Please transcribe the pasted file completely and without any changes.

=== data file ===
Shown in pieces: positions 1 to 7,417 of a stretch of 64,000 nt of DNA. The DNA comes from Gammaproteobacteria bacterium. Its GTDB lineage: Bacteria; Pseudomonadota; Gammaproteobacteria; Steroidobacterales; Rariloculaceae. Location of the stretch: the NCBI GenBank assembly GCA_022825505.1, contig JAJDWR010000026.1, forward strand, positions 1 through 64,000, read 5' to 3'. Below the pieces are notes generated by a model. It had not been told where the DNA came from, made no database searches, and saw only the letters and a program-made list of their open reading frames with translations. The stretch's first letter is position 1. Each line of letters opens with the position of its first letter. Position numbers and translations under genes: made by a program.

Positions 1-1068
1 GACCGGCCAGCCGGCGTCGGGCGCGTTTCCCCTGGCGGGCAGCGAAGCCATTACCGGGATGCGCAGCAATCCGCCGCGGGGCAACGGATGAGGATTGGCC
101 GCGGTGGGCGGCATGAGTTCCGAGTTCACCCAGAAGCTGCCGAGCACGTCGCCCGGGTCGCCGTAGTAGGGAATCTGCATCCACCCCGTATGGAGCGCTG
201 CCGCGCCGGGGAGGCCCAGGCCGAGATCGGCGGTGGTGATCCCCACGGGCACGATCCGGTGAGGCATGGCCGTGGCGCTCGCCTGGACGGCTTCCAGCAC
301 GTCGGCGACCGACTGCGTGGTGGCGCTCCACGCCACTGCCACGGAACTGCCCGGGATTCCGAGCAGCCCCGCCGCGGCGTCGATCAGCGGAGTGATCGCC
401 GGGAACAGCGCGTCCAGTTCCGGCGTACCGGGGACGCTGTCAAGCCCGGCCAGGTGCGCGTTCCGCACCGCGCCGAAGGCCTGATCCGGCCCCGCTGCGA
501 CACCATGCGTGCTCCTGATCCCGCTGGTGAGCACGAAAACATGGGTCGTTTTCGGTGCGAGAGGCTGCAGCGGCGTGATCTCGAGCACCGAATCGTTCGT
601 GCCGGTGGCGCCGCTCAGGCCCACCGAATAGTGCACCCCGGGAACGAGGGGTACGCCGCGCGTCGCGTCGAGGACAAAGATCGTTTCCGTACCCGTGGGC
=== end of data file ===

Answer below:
Shown in pieces: positions 1 to 7,417 of a stretch of 64,000 nt of DNA. The DNA comes from Gammaproteobacteria bacterium. Its GTDB lineage: Bacteria; Pseudomonadota; Gammaproteobacteria; Steroidobacterales; Rariloculaceae. Location of the stretch: the NCBI GenBank assembly GCA_022825505.1, contig JAJDWR010000026.1, forward strand, positions 1 through 64,000, read 5' to 3'. Below the pieces are notes generated by a model. It had not been told where the DNA came from, made no database searches, and saw only the letters and a program-made list of their open reading frames with translations. The stretch's first letter is position 1. Each line of letters opens with the position of its first letter. Position numbers and translations under genes: made by a program.

Positions 1-1068
1 GACCGGCCAGCCGGCGTCGGGCGCGTTTCCCCTGGCGGGCAGCGAAGCCATTACCGGGATGCGCAGCAATCCGCCGCGGGGCAACGGATGAGGATTGGCC
101 GCGGTGGGCGGCATGAGTTCCGAGTTCACCCAGAAGCTGCCGAGCACGTCGCCCGGGTCGCCGTAGTAGGGAATCTGCATCCACCCCGTATGGAGCGCTG
201 CCGCGCCGGGGAGGCCCAGGCCGAGATCGGCGGTGGTGATCCCCACGGGCACGATCCGGTGAGGCATGGCCGTGGCGCTCGCCTGGACGGCTTCCAGCAC
301 GTCGGCGACCGACTGCGTGGTGGCGCTCCACGCCACTGCCACGGAACTGCCCGGGATTCCGAGCAGCCCCGCCGCGGCGTCGATCAGCGGAGTGATCGCC
401 GGGAACAGCGCGTCCAGTTCCGGCGTACCGGGGACGCTGTCAAGCCCGGCCAGGTGCGCGTTCCGCACCGCGCCGAAGGCCTGATCCGGCCCCGCTGCGA
501 CACCATGCGTGCTCCTGATCCCGCTGGTGAGCACGAAAACATGGGTCGTTTTCGGTGCGAGAGGCTGCAGCGGCGTGATCTCGAGCACCGAATCGTTCGT
601 GCCGGTGGCGCCGCTCAGGCCCACCGAATAGTGCACCCCGGGAACGAGGGGTACGCCGCGCGTCGCGTCGAGGACAAAGATCGTTTCCGTACCCGTGGGC